Your iPhone defaults to capturing video in high-definition (HD) 1080p resolution at 30 frames per second (FPS). With iPhone 6s or later, you can shoot crisp 4K video at four times the pixels.
And with latest devices, you can do so at twice the frame rate.
Devices with the A11 chip or newer—like iPhone 8 and iPhone X—are capable of 4K video recording at a film-style 24FPS or a silky-smooth 60 FPS, plus slow-motion filming in 1080p at 240 FPS, or twice the frame rate of older models.
Supported iPhone shooting modes
The following high-definition filming modes are supported on iPhones:
- 1080p HD at 30 FPS (default)—iPhone 4s, iPhone 5, iPhone 5c, iPhone 5s, iPhone 6, iPhone 6 Plus, iPhone 6s, iPhone 6s Plus, iPhone 7, iPhone 7 Plus, iPhone 8, iPhone 8 Plus and iPhone X.
- 1080p HD at 60 FPS (smoother)—iPhone 6, iPhone 6 Plus, iPhone 6s, iPhone 6s Plus, iPhone 7, iPhone 7 Plus, iPhone 8, iPhone 8 Plus and iPhone X
- 1080p HD at 120 FPS (slow motion)—iPhone 6s, iPhone 6s Plus, iPhone 7, iPhone 7 Plus, iPhone 8, iPhone 8 Plus and iPhone X
- 1080p HD at 240 FPS (ultra slow motion)— iPhone 8, iPhone 8 Plus and iPhone X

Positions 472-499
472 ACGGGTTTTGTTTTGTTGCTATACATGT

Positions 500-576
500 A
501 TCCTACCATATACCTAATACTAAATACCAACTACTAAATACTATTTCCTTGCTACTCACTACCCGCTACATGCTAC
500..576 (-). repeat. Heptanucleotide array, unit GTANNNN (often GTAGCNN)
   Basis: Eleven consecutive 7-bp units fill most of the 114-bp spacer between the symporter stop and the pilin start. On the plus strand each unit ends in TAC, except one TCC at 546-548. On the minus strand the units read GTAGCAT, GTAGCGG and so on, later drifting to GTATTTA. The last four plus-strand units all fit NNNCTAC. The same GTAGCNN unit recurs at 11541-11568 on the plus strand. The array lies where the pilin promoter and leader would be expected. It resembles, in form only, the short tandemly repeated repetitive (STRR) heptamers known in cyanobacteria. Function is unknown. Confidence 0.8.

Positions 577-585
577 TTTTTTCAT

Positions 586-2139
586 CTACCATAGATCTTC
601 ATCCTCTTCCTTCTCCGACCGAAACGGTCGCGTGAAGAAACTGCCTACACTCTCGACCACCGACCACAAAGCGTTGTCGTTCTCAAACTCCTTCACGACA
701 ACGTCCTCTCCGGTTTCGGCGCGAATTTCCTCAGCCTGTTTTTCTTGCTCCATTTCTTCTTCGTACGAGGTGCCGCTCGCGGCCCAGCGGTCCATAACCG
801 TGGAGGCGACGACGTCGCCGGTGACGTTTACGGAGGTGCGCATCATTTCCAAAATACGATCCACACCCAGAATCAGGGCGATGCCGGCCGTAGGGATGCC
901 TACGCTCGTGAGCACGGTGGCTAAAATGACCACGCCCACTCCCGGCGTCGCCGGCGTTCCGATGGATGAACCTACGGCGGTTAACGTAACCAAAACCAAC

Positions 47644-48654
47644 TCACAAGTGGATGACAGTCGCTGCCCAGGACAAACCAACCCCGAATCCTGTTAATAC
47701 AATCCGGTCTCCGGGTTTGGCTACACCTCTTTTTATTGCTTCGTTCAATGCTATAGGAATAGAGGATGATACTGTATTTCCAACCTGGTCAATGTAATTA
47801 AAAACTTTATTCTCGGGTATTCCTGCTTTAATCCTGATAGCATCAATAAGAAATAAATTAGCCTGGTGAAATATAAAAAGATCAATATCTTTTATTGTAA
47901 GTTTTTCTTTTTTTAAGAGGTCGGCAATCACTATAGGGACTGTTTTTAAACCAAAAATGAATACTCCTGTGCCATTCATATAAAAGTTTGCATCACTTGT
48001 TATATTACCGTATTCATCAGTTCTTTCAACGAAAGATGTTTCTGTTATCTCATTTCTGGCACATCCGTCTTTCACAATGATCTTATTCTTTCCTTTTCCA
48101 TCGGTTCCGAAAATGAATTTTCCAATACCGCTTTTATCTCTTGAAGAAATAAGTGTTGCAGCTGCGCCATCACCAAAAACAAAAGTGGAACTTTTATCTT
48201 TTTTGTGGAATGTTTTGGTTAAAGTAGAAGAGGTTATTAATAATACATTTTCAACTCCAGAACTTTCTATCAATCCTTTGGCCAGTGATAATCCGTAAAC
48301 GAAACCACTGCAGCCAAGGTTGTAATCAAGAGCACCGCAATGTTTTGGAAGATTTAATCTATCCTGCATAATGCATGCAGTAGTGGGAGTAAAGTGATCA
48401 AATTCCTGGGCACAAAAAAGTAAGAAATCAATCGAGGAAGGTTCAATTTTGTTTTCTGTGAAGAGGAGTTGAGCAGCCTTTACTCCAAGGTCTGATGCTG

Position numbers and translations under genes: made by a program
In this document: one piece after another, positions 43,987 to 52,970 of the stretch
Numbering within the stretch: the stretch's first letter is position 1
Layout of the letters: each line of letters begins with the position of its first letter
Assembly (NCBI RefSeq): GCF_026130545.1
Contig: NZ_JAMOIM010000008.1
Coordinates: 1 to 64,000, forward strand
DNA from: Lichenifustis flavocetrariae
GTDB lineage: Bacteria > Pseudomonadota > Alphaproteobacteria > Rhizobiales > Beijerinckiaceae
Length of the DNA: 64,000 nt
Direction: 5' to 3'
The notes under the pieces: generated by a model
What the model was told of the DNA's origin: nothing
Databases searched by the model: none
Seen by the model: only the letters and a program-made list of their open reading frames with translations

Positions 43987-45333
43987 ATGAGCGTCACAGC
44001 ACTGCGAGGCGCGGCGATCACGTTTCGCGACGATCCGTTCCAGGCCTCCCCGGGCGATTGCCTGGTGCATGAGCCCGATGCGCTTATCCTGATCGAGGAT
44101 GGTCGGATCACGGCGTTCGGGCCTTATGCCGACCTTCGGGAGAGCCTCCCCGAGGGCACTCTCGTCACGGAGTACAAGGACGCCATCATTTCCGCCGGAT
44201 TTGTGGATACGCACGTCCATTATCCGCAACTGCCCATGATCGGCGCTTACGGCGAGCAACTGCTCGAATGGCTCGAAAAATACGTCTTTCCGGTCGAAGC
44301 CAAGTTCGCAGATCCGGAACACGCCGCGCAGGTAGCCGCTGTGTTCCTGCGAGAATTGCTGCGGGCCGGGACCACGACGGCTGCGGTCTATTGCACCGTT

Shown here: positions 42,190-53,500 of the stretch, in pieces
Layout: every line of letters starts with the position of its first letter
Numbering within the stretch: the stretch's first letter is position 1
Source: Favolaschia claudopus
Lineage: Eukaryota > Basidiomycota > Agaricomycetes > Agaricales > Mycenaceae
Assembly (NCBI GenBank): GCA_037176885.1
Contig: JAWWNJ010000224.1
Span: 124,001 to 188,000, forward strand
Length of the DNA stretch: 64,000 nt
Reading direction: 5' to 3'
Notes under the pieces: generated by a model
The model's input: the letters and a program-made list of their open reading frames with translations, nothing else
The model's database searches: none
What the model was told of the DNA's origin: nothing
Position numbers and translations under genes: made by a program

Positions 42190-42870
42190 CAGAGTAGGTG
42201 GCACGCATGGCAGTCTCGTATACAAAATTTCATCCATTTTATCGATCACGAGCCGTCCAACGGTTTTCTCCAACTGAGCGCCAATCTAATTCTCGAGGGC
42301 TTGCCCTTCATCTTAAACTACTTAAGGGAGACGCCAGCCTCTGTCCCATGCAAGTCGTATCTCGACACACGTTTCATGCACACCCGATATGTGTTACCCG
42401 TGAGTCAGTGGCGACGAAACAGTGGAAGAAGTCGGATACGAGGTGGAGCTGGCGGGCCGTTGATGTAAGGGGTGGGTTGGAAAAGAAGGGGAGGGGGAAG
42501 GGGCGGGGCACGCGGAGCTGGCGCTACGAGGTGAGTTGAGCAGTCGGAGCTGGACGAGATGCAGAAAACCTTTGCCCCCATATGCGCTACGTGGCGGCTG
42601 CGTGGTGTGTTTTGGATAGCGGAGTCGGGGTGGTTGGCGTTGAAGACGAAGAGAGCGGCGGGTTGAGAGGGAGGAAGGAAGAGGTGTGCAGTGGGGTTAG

- 4K at 24 FPS (higher resolution, film style)— iPhone 8, iPhone 8 Plus and iPhone X
- 4K at 30 FPS (higher resolution)— iPhone 6s, iPhone 6s Plus, iPhone 7, iPhone 7 Plus, iPhone 8, iPhone 8 Plus and iPhone X
- 4K at 60 FPS (higher resolution, smoother)— iPhone 8, iPhone 8 Plus and iPhone X
At 3,840-by-2,160 pixels, 4K has four times the pixels of 1080p (1,920-by-1,080 pixels) footage.
Higher-frame rate modes—like 1080p at 240 FPS and 4K at 24/60 FPS—require the high-efficiency HEVC codec (also known as H.265) which is supported by iOS devices with Apple’s A11 chip or newer (any iPhone or iPad from iPhone 7 and 2017 iPad Pro models onward).
Manually switching the capture format from H.265 to H.264 will prompt iOS 11 to temporarily remove higher-frame rate modes from your camera settings.
This is obviously something to remember if you prefer shooting in H.264.
File size shootout: H.264 vs H.265
According to Apple, one minute of H.265-encoded 4K video at 60FPS takes up 400 megabytes of storage on the device. By comparison, a minute of 4K video at 30 FPS (half the frame rate) compressed with the older H.264 codec will cost you about 350 megabytes of storage.